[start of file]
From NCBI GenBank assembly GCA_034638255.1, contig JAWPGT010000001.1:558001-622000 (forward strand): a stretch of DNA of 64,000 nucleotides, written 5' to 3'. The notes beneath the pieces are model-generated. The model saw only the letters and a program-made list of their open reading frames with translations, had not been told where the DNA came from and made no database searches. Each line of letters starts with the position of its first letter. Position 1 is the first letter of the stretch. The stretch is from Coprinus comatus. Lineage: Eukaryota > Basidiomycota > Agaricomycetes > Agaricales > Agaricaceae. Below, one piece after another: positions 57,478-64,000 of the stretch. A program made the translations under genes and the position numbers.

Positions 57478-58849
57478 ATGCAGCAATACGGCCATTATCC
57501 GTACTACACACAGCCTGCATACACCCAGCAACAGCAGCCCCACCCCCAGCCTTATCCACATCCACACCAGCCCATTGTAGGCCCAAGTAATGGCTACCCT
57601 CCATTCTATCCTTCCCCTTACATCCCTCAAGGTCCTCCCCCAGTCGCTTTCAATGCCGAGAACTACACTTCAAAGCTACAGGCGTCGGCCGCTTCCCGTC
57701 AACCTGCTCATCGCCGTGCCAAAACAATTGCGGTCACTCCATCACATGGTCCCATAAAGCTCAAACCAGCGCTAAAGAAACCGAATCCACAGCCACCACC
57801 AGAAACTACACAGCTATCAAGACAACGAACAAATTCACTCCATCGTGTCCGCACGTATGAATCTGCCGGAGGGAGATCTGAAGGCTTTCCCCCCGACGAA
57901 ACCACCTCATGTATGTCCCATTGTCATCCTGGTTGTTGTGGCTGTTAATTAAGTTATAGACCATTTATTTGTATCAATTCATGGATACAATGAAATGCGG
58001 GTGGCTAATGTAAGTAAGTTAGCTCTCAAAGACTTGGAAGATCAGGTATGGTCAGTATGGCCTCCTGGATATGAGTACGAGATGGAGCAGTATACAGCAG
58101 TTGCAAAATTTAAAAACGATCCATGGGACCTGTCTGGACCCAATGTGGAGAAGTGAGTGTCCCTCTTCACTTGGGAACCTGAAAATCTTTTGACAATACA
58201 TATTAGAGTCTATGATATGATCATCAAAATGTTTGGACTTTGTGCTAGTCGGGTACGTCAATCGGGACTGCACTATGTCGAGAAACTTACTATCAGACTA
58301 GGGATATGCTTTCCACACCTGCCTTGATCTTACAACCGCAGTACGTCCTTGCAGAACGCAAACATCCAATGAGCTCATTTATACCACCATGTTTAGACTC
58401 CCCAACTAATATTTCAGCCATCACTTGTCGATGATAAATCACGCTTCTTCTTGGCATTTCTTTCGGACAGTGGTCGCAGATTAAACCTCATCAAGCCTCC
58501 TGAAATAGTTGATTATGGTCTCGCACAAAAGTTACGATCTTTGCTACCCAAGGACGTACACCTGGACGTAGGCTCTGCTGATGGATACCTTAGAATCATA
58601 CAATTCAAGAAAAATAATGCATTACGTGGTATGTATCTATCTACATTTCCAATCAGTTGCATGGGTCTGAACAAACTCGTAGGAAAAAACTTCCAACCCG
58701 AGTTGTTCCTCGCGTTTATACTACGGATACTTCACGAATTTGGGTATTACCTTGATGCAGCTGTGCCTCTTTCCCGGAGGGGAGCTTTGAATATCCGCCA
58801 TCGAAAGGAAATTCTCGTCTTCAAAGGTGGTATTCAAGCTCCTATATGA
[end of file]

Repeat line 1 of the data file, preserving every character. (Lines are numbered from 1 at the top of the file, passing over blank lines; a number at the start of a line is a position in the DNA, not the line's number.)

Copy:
From NCBI GenBank assembly GCA_034638255.1, contig JAWPGT010000001.1:558001-622000 (forward strand): a stretch of DNA of 64,000 nucleotides, written 5' to 3'. The notes beneath the pieces are model-generated. The model saw only the letters and a program-made list of their open reading frames with translations, had not been told where the DNA came from and made no database searches. Each line of letters starts with the position of its first letter. Position 1 is the first letter of the stretch. The stretch is from Coprinus comatus. Lineage: Eukaryota > Basidiomycota > Agaricomycetes > Agaricales > Agaricaceae. Below, one piece after another: positions 57,478-64,000 of the stretch. A program made the translations under genes and the position numbers.